“What are your thoughts reflecting on the original experiment behind you, and what comes next (food changes and new balance of meals)?“
What surprises me most, looking back on the past four months, is how easy it all seems now. “Easy” is the wrong word, perhaps. There were a few days early on in my food prepping that were so long that I was in tears by the end. It’s been a few years since I worked in food service. Pro tip: invest in a good pair of clogs.
But even with the added physical challenges, the prep process has become part of the rhythm of our week. Shopping one day with some anticipatory chopping, cooking the next. Drew’s talked before about how many (many) hours this process has taken, and it has… but primarily because we were learning so much as we went along. If I was to start this process again from the beginning I could cut my early week’s time in half. Minimal frustration. No tears.
I still spend a lot of time researching, but that’s because I’m excited to find as many ways as possible for this kind of eating to work for the most people. Can I shorten prep time? Can I make a dish a little less hands-on? Can I expand my regional culinary repertoire to keep the weekly menus diverse and exciting?
The amount of success Charlie has had with her new way of eating positively impacting her bloodwork is a testament to the difference our diets have on our bodies. Not diets like “I need to drop 25 lbs in two weeks to fit into my bridesmaid dress,” (though those diets affect us too, obviously) but the changes we make—big and small—in what, when, how, and even why we eat.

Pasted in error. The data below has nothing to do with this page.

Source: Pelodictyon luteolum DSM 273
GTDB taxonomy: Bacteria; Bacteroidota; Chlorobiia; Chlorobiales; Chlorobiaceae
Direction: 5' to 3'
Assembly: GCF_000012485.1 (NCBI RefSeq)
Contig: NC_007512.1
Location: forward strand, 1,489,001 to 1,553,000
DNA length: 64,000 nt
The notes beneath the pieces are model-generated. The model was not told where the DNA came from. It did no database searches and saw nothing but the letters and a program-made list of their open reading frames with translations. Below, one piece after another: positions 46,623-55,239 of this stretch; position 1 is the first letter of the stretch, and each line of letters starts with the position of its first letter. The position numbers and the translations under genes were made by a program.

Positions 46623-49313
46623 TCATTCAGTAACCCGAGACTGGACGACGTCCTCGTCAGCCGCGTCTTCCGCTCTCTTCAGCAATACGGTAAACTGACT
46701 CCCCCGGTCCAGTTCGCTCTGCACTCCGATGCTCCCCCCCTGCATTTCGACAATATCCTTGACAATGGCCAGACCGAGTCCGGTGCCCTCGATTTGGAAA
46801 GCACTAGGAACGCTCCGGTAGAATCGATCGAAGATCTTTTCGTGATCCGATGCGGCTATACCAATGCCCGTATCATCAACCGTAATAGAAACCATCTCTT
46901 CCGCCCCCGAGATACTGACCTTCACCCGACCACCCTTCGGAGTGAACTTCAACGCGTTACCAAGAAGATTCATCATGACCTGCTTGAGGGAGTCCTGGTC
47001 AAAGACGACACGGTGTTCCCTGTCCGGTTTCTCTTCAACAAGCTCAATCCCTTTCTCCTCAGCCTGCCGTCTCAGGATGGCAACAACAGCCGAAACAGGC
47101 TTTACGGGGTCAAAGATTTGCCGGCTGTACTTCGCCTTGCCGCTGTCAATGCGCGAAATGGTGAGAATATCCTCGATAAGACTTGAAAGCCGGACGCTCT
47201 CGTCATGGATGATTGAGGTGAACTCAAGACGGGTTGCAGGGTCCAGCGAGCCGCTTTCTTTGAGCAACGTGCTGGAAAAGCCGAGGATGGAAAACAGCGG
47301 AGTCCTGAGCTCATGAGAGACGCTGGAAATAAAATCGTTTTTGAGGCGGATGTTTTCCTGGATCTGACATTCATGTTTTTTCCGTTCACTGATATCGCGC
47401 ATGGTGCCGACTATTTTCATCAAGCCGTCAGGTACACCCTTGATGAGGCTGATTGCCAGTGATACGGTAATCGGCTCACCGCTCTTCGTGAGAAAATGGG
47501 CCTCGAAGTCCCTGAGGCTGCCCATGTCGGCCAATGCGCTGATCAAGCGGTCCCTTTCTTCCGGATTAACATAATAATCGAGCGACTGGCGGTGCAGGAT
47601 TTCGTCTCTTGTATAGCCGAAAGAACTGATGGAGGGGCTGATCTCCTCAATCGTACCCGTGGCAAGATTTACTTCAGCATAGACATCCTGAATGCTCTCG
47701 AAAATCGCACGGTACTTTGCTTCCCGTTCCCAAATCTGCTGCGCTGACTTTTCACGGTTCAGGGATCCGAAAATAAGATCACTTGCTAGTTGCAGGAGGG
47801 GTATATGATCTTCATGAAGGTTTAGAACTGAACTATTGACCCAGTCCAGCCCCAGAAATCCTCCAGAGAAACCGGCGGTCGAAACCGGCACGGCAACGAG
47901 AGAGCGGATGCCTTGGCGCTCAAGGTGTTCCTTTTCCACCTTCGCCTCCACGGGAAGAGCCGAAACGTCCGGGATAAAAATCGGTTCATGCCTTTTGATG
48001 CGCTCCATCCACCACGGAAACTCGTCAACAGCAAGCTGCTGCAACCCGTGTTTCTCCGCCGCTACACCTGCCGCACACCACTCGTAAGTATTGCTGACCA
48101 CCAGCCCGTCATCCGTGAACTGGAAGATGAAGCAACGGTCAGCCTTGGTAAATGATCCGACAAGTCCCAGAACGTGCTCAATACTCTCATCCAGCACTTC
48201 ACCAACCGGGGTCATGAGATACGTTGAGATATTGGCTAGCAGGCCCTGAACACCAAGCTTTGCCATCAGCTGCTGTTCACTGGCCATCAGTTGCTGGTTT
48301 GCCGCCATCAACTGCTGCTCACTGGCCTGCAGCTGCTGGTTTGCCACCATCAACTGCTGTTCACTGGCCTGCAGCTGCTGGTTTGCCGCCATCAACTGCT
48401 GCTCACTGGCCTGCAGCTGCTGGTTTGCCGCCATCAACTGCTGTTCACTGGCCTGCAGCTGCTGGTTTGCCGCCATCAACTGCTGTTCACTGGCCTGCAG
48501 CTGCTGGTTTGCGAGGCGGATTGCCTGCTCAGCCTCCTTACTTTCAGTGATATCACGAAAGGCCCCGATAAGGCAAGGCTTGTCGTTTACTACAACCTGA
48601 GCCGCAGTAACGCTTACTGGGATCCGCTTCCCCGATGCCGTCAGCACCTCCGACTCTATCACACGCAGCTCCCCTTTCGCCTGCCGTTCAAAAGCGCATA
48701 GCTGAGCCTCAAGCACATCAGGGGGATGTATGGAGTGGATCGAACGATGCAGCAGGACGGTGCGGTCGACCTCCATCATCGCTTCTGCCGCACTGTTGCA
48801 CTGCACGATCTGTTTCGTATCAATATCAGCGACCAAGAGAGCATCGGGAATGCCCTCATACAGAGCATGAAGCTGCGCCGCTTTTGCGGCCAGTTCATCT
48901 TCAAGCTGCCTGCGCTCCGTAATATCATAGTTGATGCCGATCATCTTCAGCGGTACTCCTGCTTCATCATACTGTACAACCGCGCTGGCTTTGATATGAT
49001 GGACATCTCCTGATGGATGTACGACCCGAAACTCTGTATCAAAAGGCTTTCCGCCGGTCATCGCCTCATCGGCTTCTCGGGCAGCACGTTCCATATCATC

Knowing how much can change in four months should be an encouragement to anyone looking at their bloodwork results and feeling hopeless. Tightening up your diet for 16 weeks is enough to see some dramatic results. This four-month process is a demonstration of defiance. A kick in the teeth of despair. An act of affirming agency. My work now is to show how this can be accessible to just about anyone.
How do we move forward now that our first four months have been such a success? Charlie can’t go back to eating as she used to, but her doctor was so delighted with the progress that she has significantly relaxed the restrictions. The big changes: whole grains (in moderation) and all the veggies. That brings back corn, peas, butternut squash, and other favorites that have been on the no or slow list since we began.
This means that while cauliflower rice and turnip noodles will continue to be staples of our diets, Charlie can also enjoy the benefits—nutritionally, texturally, and otherwise—of steel-cut oats, quinoa, and even some brown basmati rice. Our weekly meal plans will include a healthy balance of meals that are safe for the first four-month “detox” or “stabilization” phase, as well as meals that include this wider variety of grains and veggies—something for everyone!
We’ll check in with Charlie’s doctor in another four months to see how the experiment continues to unfold. In the meantime, join us by adding a meal or two from the recipe page to your meal plan this week. Drop us a line with any questions you have. Let us know how we can support you. We’re proof that it’s way easier when you have a team on your side.